Looking for Love: Tinder and the Online Dating Industry

Looking for Love: Tinder and the Online Dating Industry

Tinder's parent company Match Group released its first quarter earnings report at the beginning of the month, and the results were impressive. Tinder now has more than 1 million paying customers subscribed to its Tinder Plus service, and the app continues to go from strength to strength. So what is it about Tinder that makes it stand out from the competition? To find out, we revisited a talk from last year's Web Summit featuring Tinder's Sean Rad.


The Devil’s in the Data

Tinder co-founder and CEO Sean Rad sat down with Forbes Senior Editor Steven Bertoni for a discussion at last year’s Web Summit about Tinder’s incredible reach, and why he thinks the app has proven so popular.

Although Sean was unable to reveal how many people subscribe to the app, he did provide some interesting metrics:

  • Tinder is used in 194 countries, two short of the entire world
  • 9 billion matches since the app launched
  • 30 million matches a day
  • 1.8 billion swipes a day
  • 1.5 million dates a week from Tinder matches
  • 1 million of these are first dates

It’s not difficult to see the impact Tinder has had. It is the dominant social discovery / dating app in every major country, connecting new people in a way in which no other digital social platform has done before. The app is so integrated into the everyday lives of the public that the term Tinder Date, meaning a successful online pairing who meet in real life, has entered the English lexicon.


An Easy-to-Use Experiment

As Sean was keen to stress during the talk, the goal of Tinder is to help people make meaningful connections. The initial idea for the app came from the observation that people feel more comfortable approaching strangers when they have the stranger's approval to do so. He noted the various barriers we face in today’s society, and how these can make meeting someone more difficult. Tinder makes the initial encounter less awkward, more efficient and more streamlined. It removes the potential hurt we could feel when rejected, and presents the user with a large database of potential matches.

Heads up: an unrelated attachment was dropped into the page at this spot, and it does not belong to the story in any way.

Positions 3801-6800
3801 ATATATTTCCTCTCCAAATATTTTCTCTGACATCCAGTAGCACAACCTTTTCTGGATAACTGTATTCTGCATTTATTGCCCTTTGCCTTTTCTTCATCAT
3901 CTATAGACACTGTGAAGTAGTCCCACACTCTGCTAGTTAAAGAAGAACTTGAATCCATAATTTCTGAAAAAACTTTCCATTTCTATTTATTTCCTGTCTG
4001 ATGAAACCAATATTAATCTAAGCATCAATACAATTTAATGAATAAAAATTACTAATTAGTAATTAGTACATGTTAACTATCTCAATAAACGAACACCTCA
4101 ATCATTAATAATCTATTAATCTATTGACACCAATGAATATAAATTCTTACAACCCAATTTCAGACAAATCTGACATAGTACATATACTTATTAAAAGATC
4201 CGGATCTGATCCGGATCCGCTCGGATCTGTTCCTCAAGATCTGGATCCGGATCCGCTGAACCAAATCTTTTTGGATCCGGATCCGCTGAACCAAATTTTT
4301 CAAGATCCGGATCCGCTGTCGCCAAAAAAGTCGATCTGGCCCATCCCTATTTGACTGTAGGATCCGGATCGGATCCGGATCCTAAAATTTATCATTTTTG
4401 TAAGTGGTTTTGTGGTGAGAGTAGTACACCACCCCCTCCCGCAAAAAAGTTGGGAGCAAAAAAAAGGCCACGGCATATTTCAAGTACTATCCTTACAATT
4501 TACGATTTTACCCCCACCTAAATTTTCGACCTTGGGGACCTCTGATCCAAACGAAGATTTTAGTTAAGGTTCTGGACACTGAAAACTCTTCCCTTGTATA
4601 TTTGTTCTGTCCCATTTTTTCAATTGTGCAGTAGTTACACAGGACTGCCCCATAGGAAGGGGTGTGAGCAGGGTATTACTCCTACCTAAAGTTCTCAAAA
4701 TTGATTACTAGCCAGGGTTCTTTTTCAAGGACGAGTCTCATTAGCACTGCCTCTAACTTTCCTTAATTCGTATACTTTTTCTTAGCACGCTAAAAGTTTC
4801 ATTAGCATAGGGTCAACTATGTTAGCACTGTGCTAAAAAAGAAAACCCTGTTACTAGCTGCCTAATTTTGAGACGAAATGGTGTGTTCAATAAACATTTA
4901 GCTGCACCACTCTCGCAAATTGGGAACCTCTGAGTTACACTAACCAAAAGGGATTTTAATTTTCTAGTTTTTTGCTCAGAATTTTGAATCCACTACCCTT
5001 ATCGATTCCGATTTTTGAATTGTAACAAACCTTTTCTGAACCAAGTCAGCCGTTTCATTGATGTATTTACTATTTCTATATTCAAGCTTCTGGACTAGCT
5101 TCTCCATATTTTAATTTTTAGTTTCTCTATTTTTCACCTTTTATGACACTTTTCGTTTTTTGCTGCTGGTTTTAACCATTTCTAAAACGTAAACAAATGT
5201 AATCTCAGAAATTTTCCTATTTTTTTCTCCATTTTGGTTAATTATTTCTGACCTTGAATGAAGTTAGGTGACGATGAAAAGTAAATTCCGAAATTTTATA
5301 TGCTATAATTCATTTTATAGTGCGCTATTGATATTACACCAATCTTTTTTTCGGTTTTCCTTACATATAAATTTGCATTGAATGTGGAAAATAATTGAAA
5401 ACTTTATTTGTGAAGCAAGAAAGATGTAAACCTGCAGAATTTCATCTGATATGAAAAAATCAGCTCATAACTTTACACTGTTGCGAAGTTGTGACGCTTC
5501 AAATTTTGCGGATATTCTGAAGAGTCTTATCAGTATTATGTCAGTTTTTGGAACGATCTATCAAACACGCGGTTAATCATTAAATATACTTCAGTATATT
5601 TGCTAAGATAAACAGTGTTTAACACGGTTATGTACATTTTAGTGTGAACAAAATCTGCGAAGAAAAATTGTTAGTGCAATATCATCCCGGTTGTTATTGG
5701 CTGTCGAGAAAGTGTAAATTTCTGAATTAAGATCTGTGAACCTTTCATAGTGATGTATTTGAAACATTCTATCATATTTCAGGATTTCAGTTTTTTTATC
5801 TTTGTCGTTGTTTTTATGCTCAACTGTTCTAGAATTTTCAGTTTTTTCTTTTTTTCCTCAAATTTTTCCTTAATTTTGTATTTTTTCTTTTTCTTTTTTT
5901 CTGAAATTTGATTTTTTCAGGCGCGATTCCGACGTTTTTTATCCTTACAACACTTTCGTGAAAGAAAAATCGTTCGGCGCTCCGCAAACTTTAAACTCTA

The key to the app’s success is its easy-to-use interface. Participants swipe right for people they want to meet, and left for those they don’t. Other online dating services seem quite complicated when compared to Tinder. Sites like PlentyofFish request users to fill out long and detailed personal surveys to facilitate better matches. Tinder simply requires users to connect to their Facebook profile, as it uses their existing social network data to create a profile and find people in their immediate vicinity.

The rise of Tinder is not just evident of changes in our dating habits, but also how we digest information. As the world becomes increasingly connected, there is an oversaturation of information calling for our attention. We are processing information in smaller summarised chunks, speeding through data in a never-ending quest for knowledge. Tinder works because its design enables quick and streamlined matching.


The Morality of Modern Dating